One-third of the patients with thrombocytopenia (34%, n = 104) required a platelet transfusion. All patients on ECMO needed platelet substitution. Seven patients had to undergo a reoperation for postoperative bleeding. Five of them were on ECMO.

A total of 243 angiographies were performed after surgery; 231 were regularly scheduled prior to an additional operation, and 12 were scheduled earlier if on echocardiography was detected a reduced or not clear shunt flow. Another 12 patients underwent surgery on an emergency basis without prior angiography after a remarkably reduced shunt flow had been detected on echocardiography.


#

Mortality

Thirty-day mortality was 11% (n = 35). A shunt-related mortality was confirmed for 12 patients (4%, shunt stenosis n = 4; shunt thrombosis n = 8). The other 23 patients (23/35) died because of myocardial failure (n = 19) or septicemia (n = 4). For all 23 patients, an autopsy confirmed a patent shunt. After discharge from the hospital, nine patients died, all of whom experienced acute cardiac failure. Two-thirds (n = 234, 78%) of the patients underwent corrective surgery or obtained further palliation. The course for all implanted shunts is depicted in [Fig. 1].

Zoom Image
Fig. 1 Course of 305 shunts in 280 neonates.

#

Shunt Failure and Shunt-Related Mortality

A total of 24 patients (8%) had a shunt failure at a median of 7 days (0–438 days). Angiography revealed a shunt stenosis in six patients. They were treated with balloon angioplasty (n = 2), stent implantation (n = 1), or shunt exchange (n = 3). After intervention (balloon angioplasty and stent implantation), all patients required reoperation for shunt exchange after a mean time of 6 ± 2 days.

A shunt thrombosis was diagnosed in six patients using angiography. They all required a reoperation for shunt exchange. Additionally, upon autopsy, four patients had a shunt thrombosis. All four patients died after unsuccessful CPR.

Shunt-related mortality was 4% (n = 12) at a median of 9 days (0–433 days). Eight patients died after unsuccessful CPR because of sudden hypoxemia with subsequent bradycardia and acute myocardial failure. Four patients died from shunt thrombosis. The course for the patients who had a shunt failure is depicted in [Fig. 2]. The freedom from shunt failure was 91.6% ± 2% at 1 year ([Fig. 3]). The freedom from shunt-related mortality was 96% ± 1% at 1 year ([Fig. 4]).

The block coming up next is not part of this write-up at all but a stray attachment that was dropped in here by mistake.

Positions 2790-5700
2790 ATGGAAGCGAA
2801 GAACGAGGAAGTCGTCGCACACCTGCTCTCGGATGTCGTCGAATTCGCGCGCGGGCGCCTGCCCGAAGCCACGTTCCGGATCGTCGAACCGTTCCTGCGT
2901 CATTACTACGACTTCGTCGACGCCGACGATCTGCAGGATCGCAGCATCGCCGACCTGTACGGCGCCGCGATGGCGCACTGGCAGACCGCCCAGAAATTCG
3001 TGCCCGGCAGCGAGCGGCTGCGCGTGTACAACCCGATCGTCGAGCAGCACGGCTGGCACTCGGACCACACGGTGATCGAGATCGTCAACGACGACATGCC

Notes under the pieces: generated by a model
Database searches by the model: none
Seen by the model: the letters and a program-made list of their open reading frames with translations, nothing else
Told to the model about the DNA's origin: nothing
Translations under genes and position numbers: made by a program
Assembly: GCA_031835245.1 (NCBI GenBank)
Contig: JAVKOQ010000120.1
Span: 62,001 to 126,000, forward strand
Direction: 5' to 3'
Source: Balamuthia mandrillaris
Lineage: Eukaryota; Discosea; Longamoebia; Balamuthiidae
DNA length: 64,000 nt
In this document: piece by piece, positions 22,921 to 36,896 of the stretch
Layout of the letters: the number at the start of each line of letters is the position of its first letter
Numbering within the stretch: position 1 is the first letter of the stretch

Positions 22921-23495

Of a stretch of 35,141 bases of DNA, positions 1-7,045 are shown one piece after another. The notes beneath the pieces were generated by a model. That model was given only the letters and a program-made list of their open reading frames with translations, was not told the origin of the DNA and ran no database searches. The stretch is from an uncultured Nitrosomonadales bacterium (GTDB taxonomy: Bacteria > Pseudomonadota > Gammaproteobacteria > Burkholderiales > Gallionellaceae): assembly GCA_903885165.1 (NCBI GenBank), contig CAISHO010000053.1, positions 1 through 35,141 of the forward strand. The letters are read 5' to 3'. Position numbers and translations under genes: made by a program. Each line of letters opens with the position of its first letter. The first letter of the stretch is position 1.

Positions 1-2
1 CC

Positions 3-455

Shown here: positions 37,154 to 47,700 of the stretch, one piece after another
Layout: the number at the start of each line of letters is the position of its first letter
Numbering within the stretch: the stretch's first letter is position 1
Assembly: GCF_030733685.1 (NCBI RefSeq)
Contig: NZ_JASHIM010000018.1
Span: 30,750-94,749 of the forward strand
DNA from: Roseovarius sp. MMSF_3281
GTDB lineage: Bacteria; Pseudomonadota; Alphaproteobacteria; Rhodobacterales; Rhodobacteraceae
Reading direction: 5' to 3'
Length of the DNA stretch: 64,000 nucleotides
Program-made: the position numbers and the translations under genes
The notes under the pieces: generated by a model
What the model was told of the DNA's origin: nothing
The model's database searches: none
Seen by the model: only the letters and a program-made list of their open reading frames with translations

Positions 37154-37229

Zoom Image
Fig. 2 Course of 24 patients with shunt failure.
Zoom Image
Fig. 3 Freedom from shunt failure.
Zoom Image
Fig. 4 Freedom from shunt-related mortality.

#

Risk Factors for Shunt Failure and Shunt-Related Mortality

A perioperative platelet transfusion, central shunt placement, and shunt size of 3 mm, as well as the use of postoperative ECMO, were identified as risk factors for shunt failure. A platelet transfusion and postoperative ECMO were also risk factors for shunt-related mortality ([Table 3]).

Table 3

Risk factors for shunt failure and shunt-related mortality

Variable

Univariate analysis

Multivariate analysis

Shunt failure

HR

95% CI

p

HR

95% CI

p

Postoperative ECMO

5.9

2.4–14.5

<0.01

5.8

2–17.1

0.001

Central shunt

2.6

1.1–6.1

0.02

Shunt size of 3 mm

2.7

1.1–6.5

0.02

Transfusion of platelets

2.7

1.2–6

0.01

Shunt-related mortality

Postoperative ECMO

20

5.8–71

<0.01

4.5

1.2–15.9

0.02

Transfusion of platelets

3.2

1–10.4

0.04


#
#

Discussion

Systemic-to-pulmonary artery shunt surgery is an effective palliative procedure for cyanotic congenital heart disease. Although it is thought to be technically easy to perform, shunt surgery is still associated with a poor postoperative outcome. Our study reports on 15 years' experience involving a large single center cohort including 305 shunt procedures in neonates. We found that early postoperative mortality was not always related to shunt pathology. Only 4% (n = 12) died because of shunt-related reasons. A total of 24 patients (8%) developed a shunt failure that was affected by the type and size of the shunt. The implementation of postoperative ECMO and a platelet transfusion increased the risk of shunt failure and shunt-related mortality.

Several single center reports evaluated the outcomes of shunt surgery, but the majority was published in an earlier era. These studies reported mortality ranging from 3.7% to 14%.[6] [13] [15] [16] [17] Among these, Gold et al reported the lowest mortality rate, but the patients in their series had a mean age of 3 months.[15] Lamberti et al had a mortality rate of 2.3%, with 1 death of a 1.7-kg neonate who had pulmonary atresia. This series consisted of patients with a mean age of 6 months.[13] Williams et al reported on the largest series of mBTS. They analyzed 2,000 patients over a period of six decades in a multicenter study with an overall mortality of 14%. However, patients who were older than a neonatal age were included in this report.[18] More recent publications analyzed the outcomes after shunt surgery and reported on only neonates.[9] [14] [17] Petrucci et al included 1,273 patients using the multi-institutional STS Congenital Database. Remarkably, their data demonstrated that mBTS continues to be a high-risk procedure, with an overall mortality of 7.2%.[14] In 2014, Bove et al reported on 150 neonates who had an overall hospital mortality of 8.7% after shunt surgery.[9] In our study, the 30-day mortality after shunt surgery was 11% (n = 35), but shunt-related mortality was only 4%.